Why is desert soil sterile


Torsten Mertz

To person

Born 1969 in Cologne, is a qualified geographer and works as an editor with a focus on the environment, sustainability and corporate responsibility in Munich. In 2006 his book "Schnellkurs ├ľkologie" was published.

The majority of our food grows in the earth, an intact soil ecology is important. But the heavy loads to which the floors are exposed are often overlooked.

(& copy AP)

We live on the ground, build our houses and roads on it and deposit our garbage in the ground. Without the fertile earth, which is a few meters thick, no life in the country would be possible, because the plants that feed us and the animals grow in it. So it is no coincidence that we refer to our planet as "earth", just like the most important source of our food, the soil. Soil degradation is a major human-made global environmental problem - and at the same time a danger that is not sufficiently perceived by the public.

The fertile skin of the earth

Except where bodies of water cover the earth and where bare rock emerges, the ground covers the entire planet with a living layer a few millimeters to many meters thick. The production of food and other agricultural products - apart from fishing - as well as forestry are dependent on it. Almost all vegetation, including grassland, cultivated plants and trees, needs the soil for water and nutrient supply as well as root space.

Soils are the result of the interaction of physical, chemical and biological factors that determine their composition and development on the basis of parent rock, climate and living organisms. The weathering of rocks can give rise to new minerals that bind water and absorb nutrients. In this way, the soil also becomes a natural filter that protects the groundwater from pollutants and a buffer that can store carbon dioxide from the atmosphere, for example.

Organic matter in the form of living and dead animals and plants (parts of plants) is of particular importance for the fertility of the soil. Dead organic matter is broken down by the organisms in the soil and converted into dark-colored organic compounds, the humic substances. The organisms living in the soil range from macrofauna (such as mammals) to mesofauna (such as earthworms) to micro-organisms. The latter - bacteria, fungi and algae - make up the largest part of the soil flora and fauna at around 80 percent. About 100 trillion bacteria and a billion fungi live in the top 30 centimeters of a square meter of soil. The soil fauna and flora is essential for the long-term fertility of the soil.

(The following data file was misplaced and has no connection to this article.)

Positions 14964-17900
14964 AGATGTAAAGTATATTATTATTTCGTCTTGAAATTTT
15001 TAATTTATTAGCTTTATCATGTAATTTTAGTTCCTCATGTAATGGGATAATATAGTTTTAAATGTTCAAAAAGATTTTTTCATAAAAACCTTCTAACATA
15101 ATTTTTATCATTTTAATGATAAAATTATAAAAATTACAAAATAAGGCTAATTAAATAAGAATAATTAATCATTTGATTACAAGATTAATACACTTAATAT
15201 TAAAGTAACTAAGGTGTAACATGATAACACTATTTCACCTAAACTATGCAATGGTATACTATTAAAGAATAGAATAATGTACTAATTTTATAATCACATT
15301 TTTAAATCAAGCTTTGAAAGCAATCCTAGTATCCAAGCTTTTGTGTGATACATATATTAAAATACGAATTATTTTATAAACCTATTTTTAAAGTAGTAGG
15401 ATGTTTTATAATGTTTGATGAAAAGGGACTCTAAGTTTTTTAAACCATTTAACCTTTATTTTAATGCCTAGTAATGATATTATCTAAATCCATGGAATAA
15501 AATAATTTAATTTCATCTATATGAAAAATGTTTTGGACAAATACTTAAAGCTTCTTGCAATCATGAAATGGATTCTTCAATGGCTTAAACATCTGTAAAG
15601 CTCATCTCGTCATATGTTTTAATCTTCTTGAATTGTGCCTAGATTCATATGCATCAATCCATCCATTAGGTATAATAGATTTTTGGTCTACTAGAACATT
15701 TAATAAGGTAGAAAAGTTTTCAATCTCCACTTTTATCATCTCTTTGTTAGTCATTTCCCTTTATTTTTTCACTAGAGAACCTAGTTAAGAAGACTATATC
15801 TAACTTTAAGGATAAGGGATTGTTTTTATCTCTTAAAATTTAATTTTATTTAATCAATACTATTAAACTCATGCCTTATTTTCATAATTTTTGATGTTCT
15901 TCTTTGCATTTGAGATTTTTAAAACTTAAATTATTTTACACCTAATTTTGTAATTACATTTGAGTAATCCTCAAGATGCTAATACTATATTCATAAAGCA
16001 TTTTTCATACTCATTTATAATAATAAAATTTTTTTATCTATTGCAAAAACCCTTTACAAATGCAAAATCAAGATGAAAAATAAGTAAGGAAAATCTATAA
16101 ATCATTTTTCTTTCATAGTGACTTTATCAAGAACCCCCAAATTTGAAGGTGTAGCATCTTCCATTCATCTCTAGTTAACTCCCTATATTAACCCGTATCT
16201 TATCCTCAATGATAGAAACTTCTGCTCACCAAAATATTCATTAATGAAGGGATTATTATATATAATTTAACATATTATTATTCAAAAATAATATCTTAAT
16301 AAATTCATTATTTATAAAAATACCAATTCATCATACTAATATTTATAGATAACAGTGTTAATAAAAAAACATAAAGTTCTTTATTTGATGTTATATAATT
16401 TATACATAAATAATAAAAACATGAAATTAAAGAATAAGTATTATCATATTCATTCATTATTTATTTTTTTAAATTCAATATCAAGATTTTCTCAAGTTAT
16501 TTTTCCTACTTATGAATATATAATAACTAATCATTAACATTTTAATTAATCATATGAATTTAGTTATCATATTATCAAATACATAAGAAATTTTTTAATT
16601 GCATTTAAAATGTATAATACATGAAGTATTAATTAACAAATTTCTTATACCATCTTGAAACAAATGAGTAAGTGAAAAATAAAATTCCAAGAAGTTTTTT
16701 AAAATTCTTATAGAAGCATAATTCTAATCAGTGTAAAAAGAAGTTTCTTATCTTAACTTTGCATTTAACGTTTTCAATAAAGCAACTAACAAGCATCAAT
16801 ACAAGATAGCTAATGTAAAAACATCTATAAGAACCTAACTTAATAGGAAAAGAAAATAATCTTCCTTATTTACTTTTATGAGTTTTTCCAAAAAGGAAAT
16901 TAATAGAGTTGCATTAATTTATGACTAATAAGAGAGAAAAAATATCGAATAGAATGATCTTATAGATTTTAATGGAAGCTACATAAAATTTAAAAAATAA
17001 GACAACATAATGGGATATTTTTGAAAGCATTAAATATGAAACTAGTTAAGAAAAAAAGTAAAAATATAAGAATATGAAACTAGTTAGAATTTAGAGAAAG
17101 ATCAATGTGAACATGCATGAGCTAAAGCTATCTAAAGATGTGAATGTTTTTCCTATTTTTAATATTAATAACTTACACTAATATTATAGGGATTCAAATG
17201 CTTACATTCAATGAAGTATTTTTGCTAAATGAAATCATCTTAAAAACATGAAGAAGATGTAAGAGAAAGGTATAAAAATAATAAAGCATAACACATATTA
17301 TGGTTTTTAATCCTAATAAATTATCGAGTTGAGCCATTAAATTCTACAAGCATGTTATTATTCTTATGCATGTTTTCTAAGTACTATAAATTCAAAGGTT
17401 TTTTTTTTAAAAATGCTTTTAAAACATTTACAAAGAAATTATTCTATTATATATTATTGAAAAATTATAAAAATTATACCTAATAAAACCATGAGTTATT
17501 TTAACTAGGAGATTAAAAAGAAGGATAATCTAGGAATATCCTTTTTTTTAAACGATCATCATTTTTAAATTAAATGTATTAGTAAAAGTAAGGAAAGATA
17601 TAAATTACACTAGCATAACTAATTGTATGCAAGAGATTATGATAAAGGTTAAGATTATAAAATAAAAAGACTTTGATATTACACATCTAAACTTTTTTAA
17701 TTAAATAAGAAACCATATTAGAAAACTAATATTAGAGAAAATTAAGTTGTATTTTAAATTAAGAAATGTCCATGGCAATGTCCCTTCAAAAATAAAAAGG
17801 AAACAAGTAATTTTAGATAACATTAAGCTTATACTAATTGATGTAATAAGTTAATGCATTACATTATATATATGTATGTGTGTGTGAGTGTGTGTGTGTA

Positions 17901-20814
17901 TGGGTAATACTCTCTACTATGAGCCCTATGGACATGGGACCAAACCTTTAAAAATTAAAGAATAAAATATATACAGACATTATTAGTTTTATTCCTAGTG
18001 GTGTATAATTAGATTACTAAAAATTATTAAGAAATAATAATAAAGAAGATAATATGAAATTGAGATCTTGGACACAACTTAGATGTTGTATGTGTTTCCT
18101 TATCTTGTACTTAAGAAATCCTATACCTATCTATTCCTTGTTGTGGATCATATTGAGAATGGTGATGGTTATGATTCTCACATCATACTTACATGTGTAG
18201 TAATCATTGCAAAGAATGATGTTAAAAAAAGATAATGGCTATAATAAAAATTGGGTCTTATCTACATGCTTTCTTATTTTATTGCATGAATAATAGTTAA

Danger to our livelihood

Around 15 percent of the world's soils are now considered degraded. Soil degradation is primarily a natural process. The soils are constantly changing due to weathering and the addition and removal of substances with water and air. However, these processes only run to a limited extent and for a very long time. Intensive land use measures accelerate degradation and lead to a reduction or loss of biological and economic productivity in cultivated areas, meadows and pastures, areas used for forestry and forests. It is expressed in
  • soil erosion caused by wind or water,
  • the deterioration in the physical, chemical, biological or economic properties of the soil,
  • the disappearance of the natural vegetation.
The main causes of soil degradation are overgrazing (around 35 percent), deforestation (30 percent) and overexploitation through arable farming (27 percent). In densely populated countries like Germany, sealing through settlement and road construction also leads to the loss of soil. The increase in population poses the greatest threat to soils. In order to feed the steadily growing number of people, either the area used for agriculture must increase by around 1.5 percent annually, or productivity per unit area would have to increase by this proportion. In the last few decades, however, arable land has barely increased in area. Because in the same order of magnitude as areas were gained - mostly at the expense of forests and grasslands - areas were lost again through subsequent degradation. However, this approach cannot be continued indefinitely: Destroyed soils only regenerate in geological periods, arable land is limited, and so more and more soils have to be used that are less and less suitable.